What's A Compounding Pharmacy, And When Should You Utilize One?

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Usually, when you have a prescription that you need to be filled, you drive down to the local pharmacy, hand them a slip, and wait for them to dispense pills into a bottle for you. However, there are times when visiting this type of dispensing pharmacy is not what you need. Instead, you may need to visit what's known as a "compounding pharmacy." Here's a look at what compounding pharmacies are and the situations in which you should visit one. 

What is a compounding pharmacy?

A compounding pharmacy is one that, rather than simply dispensing medications, formulates medications. They stock a lot of different drugs in their plain powder and liquid forms. They also stock a lot of liquids, powders, and capsules that are used to encapsulate, flavor, and package those medications. With these supplies, they can dispense medications at almost any dose. For example, they can create capsules with 10 mg, 12 mg, or 17 mg of Drug X, while a dispensing pharmacy may only have the mass-made 15 mg pills of Drug X.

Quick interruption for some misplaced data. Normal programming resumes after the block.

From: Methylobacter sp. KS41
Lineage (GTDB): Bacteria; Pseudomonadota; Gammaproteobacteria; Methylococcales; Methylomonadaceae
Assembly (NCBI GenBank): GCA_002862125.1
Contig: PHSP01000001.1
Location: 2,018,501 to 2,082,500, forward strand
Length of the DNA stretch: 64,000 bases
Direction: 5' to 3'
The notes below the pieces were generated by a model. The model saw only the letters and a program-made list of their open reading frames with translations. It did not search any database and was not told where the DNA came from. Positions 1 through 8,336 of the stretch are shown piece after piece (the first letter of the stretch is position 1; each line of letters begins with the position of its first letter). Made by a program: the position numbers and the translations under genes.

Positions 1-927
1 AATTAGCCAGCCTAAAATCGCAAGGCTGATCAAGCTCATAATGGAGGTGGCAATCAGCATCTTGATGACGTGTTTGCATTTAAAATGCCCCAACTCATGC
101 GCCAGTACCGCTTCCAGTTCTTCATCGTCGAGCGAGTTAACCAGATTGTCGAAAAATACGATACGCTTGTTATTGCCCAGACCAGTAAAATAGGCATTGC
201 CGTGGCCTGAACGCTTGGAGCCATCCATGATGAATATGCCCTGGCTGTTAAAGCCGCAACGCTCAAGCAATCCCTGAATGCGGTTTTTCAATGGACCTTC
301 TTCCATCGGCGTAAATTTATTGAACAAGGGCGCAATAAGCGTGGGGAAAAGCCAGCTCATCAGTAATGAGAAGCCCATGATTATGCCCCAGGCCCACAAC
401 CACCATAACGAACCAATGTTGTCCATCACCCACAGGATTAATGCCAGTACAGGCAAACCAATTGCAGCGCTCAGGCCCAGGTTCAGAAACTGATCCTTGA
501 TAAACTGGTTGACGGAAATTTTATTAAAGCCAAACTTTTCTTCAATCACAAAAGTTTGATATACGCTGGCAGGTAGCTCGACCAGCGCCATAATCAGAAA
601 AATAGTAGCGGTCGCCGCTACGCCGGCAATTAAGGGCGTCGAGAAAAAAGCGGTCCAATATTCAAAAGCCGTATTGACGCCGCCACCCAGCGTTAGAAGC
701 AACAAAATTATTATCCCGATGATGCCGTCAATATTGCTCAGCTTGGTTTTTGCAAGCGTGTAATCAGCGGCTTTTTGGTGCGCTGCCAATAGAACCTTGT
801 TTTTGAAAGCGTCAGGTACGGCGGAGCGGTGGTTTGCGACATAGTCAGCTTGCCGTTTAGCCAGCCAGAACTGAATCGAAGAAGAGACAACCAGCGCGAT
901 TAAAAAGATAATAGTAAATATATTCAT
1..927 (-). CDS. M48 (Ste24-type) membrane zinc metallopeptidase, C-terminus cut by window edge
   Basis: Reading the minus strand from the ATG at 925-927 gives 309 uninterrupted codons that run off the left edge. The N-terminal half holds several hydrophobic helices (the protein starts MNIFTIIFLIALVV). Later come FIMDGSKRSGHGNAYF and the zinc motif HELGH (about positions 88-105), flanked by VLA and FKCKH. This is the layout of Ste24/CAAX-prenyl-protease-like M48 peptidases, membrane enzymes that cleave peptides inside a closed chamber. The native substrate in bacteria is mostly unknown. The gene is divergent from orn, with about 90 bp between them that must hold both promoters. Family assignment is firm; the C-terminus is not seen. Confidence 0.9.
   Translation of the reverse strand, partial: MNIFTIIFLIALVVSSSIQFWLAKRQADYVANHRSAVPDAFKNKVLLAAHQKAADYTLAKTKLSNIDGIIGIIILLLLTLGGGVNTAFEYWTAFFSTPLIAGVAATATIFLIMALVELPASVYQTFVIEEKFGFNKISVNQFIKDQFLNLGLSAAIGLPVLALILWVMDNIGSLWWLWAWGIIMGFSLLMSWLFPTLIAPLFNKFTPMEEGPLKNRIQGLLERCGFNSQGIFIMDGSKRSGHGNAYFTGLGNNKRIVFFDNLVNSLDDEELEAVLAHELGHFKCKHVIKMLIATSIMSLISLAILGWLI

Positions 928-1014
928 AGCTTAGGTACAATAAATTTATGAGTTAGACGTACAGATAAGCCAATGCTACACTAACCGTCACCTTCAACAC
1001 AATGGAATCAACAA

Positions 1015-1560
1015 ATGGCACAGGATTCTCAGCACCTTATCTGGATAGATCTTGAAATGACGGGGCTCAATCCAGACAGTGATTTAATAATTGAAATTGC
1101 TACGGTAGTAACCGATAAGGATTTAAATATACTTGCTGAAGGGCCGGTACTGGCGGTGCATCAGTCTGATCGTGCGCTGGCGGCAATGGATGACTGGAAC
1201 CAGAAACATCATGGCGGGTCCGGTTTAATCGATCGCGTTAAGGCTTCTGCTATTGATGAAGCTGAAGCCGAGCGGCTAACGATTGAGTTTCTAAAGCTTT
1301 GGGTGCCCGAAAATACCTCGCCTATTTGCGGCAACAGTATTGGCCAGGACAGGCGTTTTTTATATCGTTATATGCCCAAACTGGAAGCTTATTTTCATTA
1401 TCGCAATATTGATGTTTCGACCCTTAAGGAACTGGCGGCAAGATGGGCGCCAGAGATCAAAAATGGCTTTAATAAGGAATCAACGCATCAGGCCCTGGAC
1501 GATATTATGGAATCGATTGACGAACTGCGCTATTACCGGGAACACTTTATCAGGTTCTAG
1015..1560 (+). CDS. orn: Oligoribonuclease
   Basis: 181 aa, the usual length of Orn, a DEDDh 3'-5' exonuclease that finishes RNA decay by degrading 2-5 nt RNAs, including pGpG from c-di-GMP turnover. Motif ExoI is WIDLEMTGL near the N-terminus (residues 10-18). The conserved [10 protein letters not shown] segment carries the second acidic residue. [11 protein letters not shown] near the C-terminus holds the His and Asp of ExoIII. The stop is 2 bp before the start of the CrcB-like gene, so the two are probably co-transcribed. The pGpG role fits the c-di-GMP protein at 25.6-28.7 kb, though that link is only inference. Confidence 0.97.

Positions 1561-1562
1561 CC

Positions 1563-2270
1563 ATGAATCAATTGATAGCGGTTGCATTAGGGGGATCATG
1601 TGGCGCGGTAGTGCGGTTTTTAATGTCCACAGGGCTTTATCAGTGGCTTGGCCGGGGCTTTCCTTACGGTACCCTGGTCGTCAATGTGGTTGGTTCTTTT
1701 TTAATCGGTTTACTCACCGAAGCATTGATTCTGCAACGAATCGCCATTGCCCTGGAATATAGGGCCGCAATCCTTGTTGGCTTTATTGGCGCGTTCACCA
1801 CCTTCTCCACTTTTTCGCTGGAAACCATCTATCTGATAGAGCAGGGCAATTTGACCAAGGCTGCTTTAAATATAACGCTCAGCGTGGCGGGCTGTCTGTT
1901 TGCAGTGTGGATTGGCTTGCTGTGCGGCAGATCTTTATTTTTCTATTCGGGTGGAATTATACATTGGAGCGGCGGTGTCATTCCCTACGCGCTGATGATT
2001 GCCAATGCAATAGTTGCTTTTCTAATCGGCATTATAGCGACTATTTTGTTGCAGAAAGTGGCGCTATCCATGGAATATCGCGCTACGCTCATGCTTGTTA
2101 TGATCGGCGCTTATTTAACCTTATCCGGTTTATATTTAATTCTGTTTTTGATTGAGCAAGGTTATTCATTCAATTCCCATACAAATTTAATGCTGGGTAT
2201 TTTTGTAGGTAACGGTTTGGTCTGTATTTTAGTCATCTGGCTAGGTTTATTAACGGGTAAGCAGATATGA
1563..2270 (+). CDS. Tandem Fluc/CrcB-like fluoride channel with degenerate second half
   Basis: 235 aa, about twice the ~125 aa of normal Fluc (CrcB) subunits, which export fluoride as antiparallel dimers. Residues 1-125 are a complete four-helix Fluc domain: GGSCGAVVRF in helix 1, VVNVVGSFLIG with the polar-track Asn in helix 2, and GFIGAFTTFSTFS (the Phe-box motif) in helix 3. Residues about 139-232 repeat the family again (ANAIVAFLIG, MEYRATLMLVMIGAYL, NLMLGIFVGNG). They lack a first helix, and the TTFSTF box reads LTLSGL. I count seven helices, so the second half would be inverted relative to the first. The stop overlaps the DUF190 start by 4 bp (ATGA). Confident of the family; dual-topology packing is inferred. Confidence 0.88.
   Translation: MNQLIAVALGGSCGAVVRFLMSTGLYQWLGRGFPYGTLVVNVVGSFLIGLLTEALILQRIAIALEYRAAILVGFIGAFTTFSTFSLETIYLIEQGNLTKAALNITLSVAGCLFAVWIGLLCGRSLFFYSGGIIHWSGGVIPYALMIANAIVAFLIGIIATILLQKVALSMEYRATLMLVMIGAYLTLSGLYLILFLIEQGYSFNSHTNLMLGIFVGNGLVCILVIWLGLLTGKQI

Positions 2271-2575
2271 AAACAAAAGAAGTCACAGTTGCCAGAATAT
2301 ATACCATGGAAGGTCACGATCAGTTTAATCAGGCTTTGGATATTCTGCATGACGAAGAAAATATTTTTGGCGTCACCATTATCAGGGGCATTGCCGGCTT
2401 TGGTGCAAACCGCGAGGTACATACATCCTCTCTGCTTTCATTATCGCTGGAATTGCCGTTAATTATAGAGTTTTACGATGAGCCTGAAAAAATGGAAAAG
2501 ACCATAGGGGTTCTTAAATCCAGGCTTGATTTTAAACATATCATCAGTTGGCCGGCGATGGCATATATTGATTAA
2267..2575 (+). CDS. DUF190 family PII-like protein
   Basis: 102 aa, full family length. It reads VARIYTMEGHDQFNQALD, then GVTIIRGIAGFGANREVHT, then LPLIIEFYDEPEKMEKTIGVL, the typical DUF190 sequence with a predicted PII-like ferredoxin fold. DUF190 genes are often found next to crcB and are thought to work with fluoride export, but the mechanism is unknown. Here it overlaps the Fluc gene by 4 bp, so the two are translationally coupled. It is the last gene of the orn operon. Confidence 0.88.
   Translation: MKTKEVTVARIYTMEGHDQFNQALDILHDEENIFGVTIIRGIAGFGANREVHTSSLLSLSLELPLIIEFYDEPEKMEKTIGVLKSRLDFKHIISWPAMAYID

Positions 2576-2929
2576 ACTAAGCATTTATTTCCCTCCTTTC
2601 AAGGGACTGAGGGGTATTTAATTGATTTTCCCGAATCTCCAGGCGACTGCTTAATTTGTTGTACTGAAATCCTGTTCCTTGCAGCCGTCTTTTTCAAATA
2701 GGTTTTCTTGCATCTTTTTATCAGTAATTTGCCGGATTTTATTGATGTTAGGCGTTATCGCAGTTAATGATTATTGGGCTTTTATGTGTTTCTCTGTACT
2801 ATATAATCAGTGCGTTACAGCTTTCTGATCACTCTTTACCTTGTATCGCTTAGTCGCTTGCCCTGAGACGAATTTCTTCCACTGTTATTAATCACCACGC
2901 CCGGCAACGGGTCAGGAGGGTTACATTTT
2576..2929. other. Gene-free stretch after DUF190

Compounding pharmacies can also combine certain medications together. For example, if you need to take Drug X and Drug Y at the same time, the compounding pharmacy can make you capsules that contain both so you only need to swallow one capsule for each dose.

When should you go to a compounding pharmacy?

Your doctor will probably tell you when your prescription needs to be filled at a compounding pharmacy versus an ordinary, dispensing pharmacy. Here are some situations in which they'll make that recommendation.

  • You need the medication in a liquid form.
    • Some medications are typically only sold in capsules or pills. If you have trouble swallowing pills, your doctor may send you to a compounding pharmacy to get those same meds formulated into a liquid instead.
  • The medication needs to be flavored.
    • This is often done for children. A compounding pharmacy can add custom flavors to medications, making them less offensive to kids.
  • You need a different dose.
    • Maybe the drug you need only comes pre-dispensed in 30 mg pills, but your doctor wants you to take 20 mg. A compounding pharmacy can make custom capsules for you.

Once you start going to a compounding pharmacy, you'll see how much more flexible their services are in comparison to those of dispensing pharmacies. You may even start going there for all of your medication needs!